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  • Day29

    Cripta del Duomo di Siena, Siena

    September 27, 2018 in Italy ⋅ ⛅ 22 °C

    We made our way to the Piazza del Duomo, the square in front of the Siena Cathedral. While this is nothing like the Piazza del Campo, it is a lot smaller, it is the central point for many of the main sites we next visited, the Duomo di Siena, the Libreria Piccolomini, the Facciatone, the Battistero di San Giovanni, and the Opera delle Metropolitana. The confusing thing was most of these places were actually all part of the Cathedral, but they all had separate entrances and were independent of each other.

    First place we visited was the Cripta del Duomo di Siena. Situated under the Duomo’s pulpit, this vaulted space was totally filled with debris in the late 1300s and was only excavated and restored in 1999. Originally functioning as a cathedral entrance and confessional, it was decorated with 180 square meters of richly coloured 13th century pintura a secco (dry or mural paintings) covering walls, columns, pilasters, capitals and corbels. Fortunately, these managed to survive their mistreatment.

    The Cripta is not exactly a crypt and was never used for burials. It is thought to have functions as a sort of porch with stairways leading directly up into the nave of the cathedral. Constructed at the same time as the Duomo, Siena’s citizens barely got a change to enjoy its frescoes before it was filled with debris and abandoned. Expansion work on the choir began in 1317 that required dismantling the crypt’s vault and the construction of the baptistery soon destroyed the façade. The crypt was subsequently used as a storeroom for construction materials and was closed up for good.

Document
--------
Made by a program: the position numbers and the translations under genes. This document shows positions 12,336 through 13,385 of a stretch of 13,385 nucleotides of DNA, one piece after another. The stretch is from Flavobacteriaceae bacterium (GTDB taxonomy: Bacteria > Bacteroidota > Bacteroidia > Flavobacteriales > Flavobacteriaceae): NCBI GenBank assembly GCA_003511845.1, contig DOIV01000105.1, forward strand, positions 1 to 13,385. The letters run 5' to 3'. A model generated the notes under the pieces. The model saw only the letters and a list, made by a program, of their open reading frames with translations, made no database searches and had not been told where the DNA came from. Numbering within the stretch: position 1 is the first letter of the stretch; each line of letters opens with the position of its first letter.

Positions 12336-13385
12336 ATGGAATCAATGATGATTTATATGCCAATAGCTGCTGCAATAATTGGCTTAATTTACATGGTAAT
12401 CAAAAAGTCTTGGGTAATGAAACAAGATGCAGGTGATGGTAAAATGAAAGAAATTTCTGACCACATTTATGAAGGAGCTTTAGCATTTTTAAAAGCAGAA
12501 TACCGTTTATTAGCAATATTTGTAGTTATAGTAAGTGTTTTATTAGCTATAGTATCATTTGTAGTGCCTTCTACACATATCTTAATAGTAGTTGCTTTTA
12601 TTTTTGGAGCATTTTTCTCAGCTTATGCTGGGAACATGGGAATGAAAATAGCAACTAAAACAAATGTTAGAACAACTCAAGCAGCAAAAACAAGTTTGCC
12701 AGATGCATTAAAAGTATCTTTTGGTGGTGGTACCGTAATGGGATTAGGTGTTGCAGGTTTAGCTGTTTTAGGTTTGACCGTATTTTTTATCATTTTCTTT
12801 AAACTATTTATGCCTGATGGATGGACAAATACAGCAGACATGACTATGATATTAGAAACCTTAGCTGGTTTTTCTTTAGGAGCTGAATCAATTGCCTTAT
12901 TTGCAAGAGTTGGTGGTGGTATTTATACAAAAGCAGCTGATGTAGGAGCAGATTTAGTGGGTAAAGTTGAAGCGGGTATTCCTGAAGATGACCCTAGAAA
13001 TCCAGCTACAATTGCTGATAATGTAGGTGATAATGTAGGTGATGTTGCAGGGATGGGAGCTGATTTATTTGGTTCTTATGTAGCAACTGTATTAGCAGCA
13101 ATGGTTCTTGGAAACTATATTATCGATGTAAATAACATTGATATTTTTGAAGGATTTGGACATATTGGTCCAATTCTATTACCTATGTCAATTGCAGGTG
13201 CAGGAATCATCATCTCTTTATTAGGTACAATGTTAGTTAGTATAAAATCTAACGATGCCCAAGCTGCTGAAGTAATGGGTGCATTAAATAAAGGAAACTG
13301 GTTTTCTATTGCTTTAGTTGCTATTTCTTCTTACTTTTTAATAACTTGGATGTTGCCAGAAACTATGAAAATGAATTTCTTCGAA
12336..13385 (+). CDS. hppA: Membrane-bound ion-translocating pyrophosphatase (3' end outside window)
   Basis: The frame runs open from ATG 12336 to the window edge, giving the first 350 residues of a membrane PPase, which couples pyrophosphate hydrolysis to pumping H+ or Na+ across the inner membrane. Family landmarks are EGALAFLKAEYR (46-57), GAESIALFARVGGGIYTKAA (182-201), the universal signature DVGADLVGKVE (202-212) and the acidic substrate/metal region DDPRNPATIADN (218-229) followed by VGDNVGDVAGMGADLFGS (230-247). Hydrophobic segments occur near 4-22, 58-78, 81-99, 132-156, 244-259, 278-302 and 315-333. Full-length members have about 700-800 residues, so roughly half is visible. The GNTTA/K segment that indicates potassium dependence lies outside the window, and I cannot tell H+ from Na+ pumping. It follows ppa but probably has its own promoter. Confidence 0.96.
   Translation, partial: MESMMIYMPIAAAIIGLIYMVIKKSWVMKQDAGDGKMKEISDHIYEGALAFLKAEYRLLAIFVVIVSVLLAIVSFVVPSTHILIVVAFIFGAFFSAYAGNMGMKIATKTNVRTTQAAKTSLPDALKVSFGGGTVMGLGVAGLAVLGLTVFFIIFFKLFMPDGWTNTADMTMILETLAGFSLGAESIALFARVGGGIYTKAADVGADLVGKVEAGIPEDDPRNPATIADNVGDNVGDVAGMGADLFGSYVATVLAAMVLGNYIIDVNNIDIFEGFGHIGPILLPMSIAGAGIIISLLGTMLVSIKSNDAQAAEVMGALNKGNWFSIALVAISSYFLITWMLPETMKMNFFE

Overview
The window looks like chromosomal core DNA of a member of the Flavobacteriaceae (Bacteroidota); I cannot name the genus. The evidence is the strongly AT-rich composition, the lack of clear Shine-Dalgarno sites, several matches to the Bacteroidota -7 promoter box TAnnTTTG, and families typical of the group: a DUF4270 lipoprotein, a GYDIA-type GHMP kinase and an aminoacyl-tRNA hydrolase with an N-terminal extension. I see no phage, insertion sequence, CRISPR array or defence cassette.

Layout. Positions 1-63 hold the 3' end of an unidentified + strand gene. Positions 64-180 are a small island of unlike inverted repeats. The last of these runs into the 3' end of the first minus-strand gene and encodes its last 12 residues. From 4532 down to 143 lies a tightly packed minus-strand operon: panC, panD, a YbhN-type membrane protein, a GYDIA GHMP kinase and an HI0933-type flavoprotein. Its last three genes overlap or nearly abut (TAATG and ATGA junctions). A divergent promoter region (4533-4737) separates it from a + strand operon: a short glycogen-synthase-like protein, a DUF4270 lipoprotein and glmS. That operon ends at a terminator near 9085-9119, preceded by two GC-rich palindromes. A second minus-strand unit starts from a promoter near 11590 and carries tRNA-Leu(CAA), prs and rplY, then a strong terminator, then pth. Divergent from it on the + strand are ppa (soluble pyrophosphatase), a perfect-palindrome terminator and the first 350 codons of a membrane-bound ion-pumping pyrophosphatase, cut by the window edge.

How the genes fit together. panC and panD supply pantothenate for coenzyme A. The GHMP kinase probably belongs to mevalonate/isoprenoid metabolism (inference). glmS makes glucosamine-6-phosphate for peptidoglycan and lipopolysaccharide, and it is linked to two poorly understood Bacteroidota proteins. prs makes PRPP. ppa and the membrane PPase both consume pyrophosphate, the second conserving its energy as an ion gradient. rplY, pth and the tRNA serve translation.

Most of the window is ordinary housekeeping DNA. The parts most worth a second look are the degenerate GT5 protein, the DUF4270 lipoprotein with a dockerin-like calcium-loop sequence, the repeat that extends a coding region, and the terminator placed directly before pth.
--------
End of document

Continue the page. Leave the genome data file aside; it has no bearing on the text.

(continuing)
It lay unseen for nearly 700 years until its re-discovery during routine excavations in the Duomo in 1999 and the room was opened to the public in 2003. It is amazing what has survived all these centuries and the colours of the murals are so vivid to this day. You can see where the new buildings were added with no thought or care to cutting through a mural, destroying the images. I guess it was just an everyday thing for them, no big deal, and yet to us, today, we are amazed and enthralled by the artistry.

    It is believed that there is another crypt in the cathedral, the original one, under the dome, but in places still inaccessible today due to the risk of static problems. You can just imagine how much is still buried and undiscovered today and possibly forever. The history, the sense of time, it is so hard to explain the feelings it evokes. It is pretty amazing.
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